Conduct accident investigation. Plan 0: On instruction from supervisor do 1; when all evidence is collected do 2 through 5. Collect 2. Analyze 3. Integrate facts 4. Validate 5. Make evidence facts and draw conclusions conclusions recommendations. Plan 1: First do 1 and 2, then 3 and 4, then 5; repeat 3 and 4 if necessary. Walk the 2. Identify and 3. Identify 4. Interview 5. Review accident site preserve evidence witnesses witnesses records. Plan 1. Do 1, 2, 3; do 4 if insufficient data from 3; then do 5; repeat 3 and 4 to meet conditions of 5.
Establish 2. State purpose 3. Let witness 4. Ask open-ended 5. Ensure that what, meeting room of interview describe what questions where, when, who, happened how, why are covered. McCallister, D. Used with permission. They show the interac- tion among individuals and task equipment. Timelines are useful when the focus is the timing of tasks, and maps are useful when the focus is the physical location of activities.
All of these methods have advantages and disadvantages, and choosing the most appropriate method depends on the type of activity being analyzed.
If the tasks are basically linear and usually done in a particular order, as is changing a flat tire, for example, it is appropriate to use an outline or flow chart. If there are more cognitive elements and many conditions for choosing among actions, hi- erarchical formats are more appropriate. There is one major disadvantage to flow charts that is often not readily apparent.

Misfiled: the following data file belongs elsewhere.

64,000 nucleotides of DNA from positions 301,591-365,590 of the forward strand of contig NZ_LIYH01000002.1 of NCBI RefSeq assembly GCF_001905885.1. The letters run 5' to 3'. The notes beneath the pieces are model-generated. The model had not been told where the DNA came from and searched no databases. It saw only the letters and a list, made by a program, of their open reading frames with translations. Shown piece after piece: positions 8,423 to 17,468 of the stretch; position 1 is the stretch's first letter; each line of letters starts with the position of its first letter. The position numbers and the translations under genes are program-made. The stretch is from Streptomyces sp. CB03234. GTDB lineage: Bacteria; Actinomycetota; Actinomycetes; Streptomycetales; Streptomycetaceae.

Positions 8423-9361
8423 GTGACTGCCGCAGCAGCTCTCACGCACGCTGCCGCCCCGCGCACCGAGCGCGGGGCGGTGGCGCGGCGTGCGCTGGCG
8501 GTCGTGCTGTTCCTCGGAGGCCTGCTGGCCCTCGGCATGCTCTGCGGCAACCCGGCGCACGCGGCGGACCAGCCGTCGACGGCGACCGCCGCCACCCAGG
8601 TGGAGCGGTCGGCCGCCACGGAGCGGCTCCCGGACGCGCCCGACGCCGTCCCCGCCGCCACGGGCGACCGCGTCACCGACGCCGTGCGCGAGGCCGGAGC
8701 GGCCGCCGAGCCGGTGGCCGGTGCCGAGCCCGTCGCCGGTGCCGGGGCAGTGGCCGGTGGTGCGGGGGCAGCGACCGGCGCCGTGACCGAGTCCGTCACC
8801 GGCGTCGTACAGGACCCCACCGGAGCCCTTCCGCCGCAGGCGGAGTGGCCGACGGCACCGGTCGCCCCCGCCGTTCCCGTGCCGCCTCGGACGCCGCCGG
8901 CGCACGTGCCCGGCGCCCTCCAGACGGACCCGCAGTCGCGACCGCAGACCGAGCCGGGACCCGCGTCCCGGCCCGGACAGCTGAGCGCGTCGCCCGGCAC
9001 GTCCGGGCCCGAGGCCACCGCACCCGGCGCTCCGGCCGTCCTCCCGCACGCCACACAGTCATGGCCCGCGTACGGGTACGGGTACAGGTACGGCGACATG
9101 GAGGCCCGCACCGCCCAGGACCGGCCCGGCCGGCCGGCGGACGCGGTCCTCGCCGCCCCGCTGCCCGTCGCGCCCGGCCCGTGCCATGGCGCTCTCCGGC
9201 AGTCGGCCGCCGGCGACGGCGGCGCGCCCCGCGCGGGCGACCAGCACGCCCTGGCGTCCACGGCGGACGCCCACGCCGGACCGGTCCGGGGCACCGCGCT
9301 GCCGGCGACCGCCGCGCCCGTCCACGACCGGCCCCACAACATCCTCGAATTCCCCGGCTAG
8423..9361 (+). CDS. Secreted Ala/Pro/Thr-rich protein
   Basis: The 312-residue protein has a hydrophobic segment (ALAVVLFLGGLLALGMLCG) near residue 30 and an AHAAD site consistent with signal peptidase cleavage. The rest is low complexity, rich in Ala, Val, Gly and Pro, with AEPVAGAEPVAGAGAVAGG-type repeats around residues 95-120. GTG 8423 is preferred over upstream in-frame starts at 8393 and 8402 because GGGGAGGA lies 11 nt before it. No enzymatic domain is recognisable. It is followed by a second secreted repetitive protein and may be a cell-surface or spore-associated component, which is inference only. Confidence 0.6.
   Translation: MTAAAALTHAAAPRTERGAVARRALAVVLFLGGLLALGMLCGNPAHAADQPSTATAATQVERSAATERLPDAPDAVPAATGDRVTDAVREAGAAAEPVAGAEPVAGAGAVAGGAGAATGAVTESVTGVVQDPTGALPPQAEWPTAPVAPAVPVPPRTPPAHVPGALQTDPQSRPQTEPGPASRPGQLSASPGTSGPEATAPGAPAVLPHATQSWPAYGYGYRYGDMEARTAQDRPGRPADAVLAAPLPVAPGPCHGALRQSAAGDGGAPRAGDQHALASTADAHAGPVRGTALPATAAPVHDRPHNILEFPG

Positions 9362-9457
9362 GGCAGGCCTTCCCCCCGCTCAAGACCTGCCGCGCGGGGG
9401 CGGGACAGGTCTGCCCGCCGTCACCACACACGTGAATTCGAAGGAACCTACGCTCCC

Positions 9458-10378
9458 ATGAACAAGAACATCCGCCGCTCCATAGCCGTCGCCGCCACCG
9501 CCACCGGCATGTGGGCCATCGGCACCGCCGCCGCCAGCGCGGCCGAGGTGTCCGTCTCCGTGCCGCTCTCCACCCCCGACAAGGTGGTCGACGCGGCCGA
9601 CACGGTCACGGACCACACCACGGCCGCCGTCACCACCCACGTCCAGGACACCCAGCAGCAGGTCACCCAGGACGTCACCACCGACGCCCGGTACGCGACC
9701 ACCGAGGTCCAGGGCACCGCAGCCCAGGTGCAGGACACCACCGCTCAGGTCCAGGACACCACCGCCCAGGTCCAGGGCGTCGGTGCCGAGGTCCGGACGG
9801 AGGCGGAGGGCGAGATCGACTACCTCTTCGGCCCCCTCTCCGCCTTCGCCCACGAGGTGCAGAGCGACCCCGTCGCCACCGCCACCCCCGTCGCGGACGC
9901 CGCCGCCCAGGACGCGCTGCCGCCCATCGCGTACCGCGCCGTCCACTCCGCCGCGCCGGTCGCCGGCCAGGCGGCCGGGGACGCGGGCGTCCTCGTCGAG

There is evidence that people mentally represent goals and tasks in clusters and hierarchies. The design of con- trols and displays should map onto these clusters and hierarchies. However, when describing or performing a task, the actions will appear as a linear se-. Receive comments Collect information. Compile bibliography 8 Proofread. Driver decision Stored information e. The basic tasks of report writing begin with identifying a topic and involve several iterative steps that result in a polished product.
The double square indicates how the bibliography might be compiled using specialized software. This OSD does not include the consequences of procrastination that often dramatically alter the writing process.
This makes it harder for the designer to match the interface with the mental model of the user. To develop efficient inter- faces, designers must consider the hierarchal structure and the linear sequence of tasks. Analyze Task Data The analysis of these data can include intuitive inspection, such as examining a flow-chart diagram to identify redundant tasks.
Frequently, simply inspecting graphics or summary tables cannot make sense of complex systems. More so- phisticated analysis approaches are needed. One simple analysis is to use a spreadsheet to calculate the mean and standard deviation of individual task times or sort the tasks to identify tasks that require certain skills or that people find difficult.